One Year On

One year, folks. One year since things went nuts.

On March 6th 2020, Chico flew back to the United States from Spain, and on March 14th Trump banned flights from many European countries (including Spain!).

The fact that Chico has been with us through this pandemic has been one of the small miracles I’ve witnessed over the last year.

There have been a few others.

The Power of a Gifted Teacher

We are lucky to live in a privileged school district, where each child was issued a Chromebook. We are also lucky to have reliable internet connection.

And we are extremely lucky that for kindergarten the Bug was assigned to one of the finest teachers I have ever encountered. A woman of great patience, kindness, but firmness, with a sense of humor to boot.

Mrs. B has reached through the computer screen and ignited the Bug’s love of learning. I consider that a miracle. And the miracle of Mrs. B’s gift has had such a big impact on our family.

He’s logged on to school each day with joy and anticipation, and not once has he complained about it. Miracle.

The Dedication of a Team of Strangers

I signed up to volunteer with the local medical reserve corps last spring. I felt powerless in the face of the pandemic and wanted to help.

From the first time I volunteered, I was struck by how well organized, how proactive and how coordinated everything and everyone was. It seemed to me like all the other volunteers were pros who had been doing this forever.

It turns out, a large number of them were first-time volunteers like me. But like me, they were of a mindset that they were there simply to be useful.

It speaks to how well the organizers from the health department do their jobs, because the MRC here runs like a well-oiled machine.

We currently vaccinate between 1,800 and 2,800 people a day at the county vaccination site. That entire operation is staffed solely by volunteers.

That volunteer army is a miracle.

How Children Adapt to the New Normal

The first time I went to the grocery store wearing a face mask, I nearly had a panic attack.

It was so strange, so frightening and so new to me that I didn’t think I’d ever get used to it.

Ha! Shows what I know! Now I feel weird NOT wearing a mask!

When the kids first had to wear masks, it was a struggle. They complained and fussed, and kept pulling them off their faces. By the second time, they were more resigned. By the third time it was as if they’d been wearing them all their lives.

Now, when we leave the house, they put on their masks like champs. It’s the new normal for them, and they shrug and put them on, just like they put on sunglasses on sunny days and hats on cold ones. No biggie.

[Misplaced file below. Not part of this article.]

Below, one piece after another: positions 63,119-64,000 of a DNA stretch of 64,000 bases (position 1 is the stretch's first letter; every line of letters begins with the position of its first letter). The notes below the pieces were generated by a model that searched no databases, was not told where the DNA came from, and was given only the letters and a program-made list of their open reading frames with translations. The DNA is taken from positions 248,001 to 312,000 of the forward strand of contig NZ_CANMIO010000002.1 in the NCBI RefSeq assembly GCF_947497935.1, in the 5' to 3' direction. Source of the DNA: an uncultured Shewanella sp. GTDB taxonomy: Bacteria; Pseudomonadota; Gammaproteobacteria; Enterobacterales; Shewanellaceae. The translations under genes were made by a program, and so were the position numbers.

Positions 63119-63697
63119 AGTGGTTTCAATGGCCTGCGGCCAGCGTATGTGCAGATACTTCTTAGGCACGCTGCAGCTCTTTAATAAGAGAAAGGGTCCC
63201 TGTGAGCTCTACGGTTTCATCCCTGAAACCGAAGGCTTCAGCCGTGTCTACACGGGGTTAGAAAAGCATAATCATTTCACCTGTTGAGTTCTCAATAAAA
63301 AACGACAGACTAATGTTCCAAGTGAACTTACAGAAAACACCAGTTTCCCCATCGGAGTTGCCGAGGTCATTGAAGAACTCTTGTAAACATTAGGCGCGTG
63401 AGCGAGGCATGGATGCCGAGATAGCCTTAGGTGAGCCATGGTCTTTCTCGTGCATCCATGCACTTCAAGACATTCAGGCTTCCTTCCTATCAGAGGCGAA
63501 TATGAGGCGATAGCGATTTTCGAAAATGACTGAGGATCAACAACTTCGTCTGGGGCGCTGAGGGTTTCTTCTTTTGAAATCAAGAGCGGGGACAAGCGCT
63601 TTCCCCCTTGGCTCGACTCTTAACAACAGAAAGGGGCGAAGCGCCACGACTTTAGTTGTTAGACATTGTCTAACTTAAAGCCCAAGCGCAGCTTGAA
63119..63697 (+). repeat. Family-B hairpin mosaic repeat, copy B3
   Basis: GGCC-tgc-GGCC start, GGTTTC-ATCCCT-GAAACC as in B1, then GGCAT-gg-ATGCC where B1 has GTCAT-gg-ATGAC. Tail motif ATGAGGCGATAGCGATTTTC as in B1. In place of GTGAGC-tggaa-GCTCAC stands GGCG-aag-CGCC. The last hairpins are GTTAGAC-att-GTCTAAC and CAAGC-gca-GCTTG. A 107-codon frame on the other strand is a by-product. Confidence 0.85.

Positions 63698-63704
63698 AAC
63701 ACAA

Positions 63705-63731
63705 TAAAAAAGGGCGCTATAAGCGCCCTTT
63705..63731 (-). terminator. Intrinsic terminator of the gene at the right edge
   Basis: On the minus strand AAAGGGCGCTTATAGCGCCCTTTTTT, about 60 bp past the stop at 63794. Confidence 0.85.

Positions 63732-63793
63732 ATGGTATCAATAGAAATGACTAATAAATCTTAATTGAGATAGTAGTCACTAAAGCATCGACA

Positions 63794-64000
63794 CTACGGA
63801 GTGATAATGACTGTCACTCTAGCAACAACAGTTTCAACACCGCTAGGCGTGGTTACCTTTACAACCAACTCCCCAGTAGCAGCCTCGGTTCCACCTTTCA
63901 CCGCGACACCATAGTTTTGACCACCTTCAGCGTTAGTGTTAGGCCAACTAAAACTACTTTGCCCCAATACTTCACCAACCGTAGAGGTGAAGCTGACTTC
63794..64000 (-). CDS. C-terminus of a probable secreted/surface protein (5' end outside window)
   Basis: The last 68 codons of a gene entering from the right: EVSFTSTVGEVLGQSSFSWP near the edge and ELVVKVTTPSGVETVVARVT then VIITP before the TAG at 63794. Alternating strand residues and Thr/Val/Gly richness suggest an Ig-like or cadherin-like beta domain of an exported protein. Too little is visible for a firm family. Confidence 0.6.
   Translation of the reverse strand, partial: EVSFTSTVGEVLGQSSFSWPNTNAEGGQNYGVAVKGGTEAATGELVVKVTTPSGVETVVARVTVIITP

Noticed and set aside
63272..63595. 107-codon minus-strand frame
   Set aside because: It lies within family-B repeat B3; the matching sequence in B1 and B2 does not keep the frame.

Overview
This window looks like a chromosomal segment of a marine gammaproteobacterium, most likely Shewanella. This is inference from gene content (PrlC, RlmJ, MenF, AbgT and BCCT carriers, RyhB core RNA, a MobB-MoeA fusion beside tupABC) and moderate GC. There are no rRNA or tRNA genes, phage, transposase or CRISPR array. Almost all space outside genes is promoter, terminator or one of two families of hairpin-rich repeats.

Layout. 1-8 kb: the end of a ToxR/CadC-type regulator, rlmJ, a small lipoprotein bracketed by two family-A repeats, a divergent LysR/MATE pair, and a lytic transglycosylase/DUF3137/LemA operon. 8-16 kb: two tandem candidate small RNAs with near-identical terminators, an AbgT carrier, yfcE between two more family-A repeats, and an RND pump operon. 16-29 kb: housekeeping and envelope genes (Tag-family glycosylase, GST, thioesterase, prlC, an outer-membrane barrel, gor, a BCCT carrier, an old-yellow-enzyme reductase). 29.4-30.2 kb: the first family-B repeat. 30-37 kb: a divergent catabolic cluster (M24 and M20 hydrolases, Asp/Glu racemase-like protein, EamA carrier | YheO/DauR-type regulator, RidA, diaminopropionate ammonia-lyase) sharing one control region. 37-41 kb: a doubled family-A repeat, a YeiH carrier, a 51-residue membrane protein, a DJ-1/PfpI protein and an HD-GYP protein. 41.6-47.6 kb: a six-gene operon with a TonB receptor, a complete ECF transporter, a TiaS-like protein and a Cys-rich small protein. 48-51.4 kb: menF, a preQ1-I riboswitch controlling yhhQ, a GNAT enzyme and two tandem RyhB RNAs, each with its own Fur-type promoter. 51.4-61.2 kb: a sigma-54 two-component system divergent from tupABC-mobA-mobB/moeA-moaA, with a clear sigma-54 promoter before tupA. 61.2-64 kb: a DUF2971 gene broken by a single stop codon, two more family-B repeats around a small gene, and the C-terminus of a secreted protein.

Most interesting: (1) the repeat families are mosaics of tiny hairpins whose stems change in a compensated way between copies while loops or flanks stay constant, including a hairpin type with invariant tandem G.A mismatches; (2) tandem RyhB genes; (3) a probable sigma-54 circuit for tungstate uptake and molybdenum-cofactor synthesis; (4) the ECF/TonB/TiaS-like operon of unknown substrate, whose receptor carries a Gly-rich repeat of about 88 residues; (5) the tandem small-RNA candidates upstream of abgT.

Not having to argue about mask wearing every time we go out? Definitely a miracle.

A Shoutout to Librarians

The last little miracle I’ve witnessed is the wonderful dedication of people who love their jobs, and do them well.

Specifically, librarians.

They are a rare and wonderful breed, and they enrich our lives in so many small ways. Every Monday, we go to our local library, and there we encounter the ways librarians show the community their love.

They’re small: A carefully chosen display of books and references on this month’s theme (March is national crafting month!). A printed flyer with a list of read-aloud chapter book recommendations for children ages six to nine. The weekly craft, all neatly packed in a brown paper bag, ready for us to take home (this week we’re growing zinnias!).

The joy the boys feel when they pick up their weekly crafts, and then settle in to browse the bookshelves… That joy is a gift from the librarians.

And it is no small miracle.

Thank You, Miracle Workers

Thank you to the teachers, the volunteers and the librarians. Thank you for the miracles you work every day.

The Risks We Run

It’s called a pandemic for a reason.

Over one million people have died worldwide (that we know of). Over 200,000 have died in the United States alone.

Just because we’re tired of social distancing, doesn’t mean the virus is gone. People are still getting sick with Covid-19. The coronavirus gives precisely zero craps about how fed up we are with things.

And So, We Choose Risks.

First, we carefully consider how much risk we are willing to tolerate. Do we get together with a limited group of family members?

Then, we consider the kids. Do we keep them at home? Or do we take the risk and send them to daycare and school?

We kept social distancing, but we returned the kids to daycare. They thrived. We kept up our hand washing routines, health checks. Everyone was fine.

When it came time to make the choice about distance learning vs. hybrid, we opted for distance learning, before the school board reversed its decision to offer a choice and went for only distance learning.

And Then… We Got Used to It.

Pandemic procedures became part of daily life.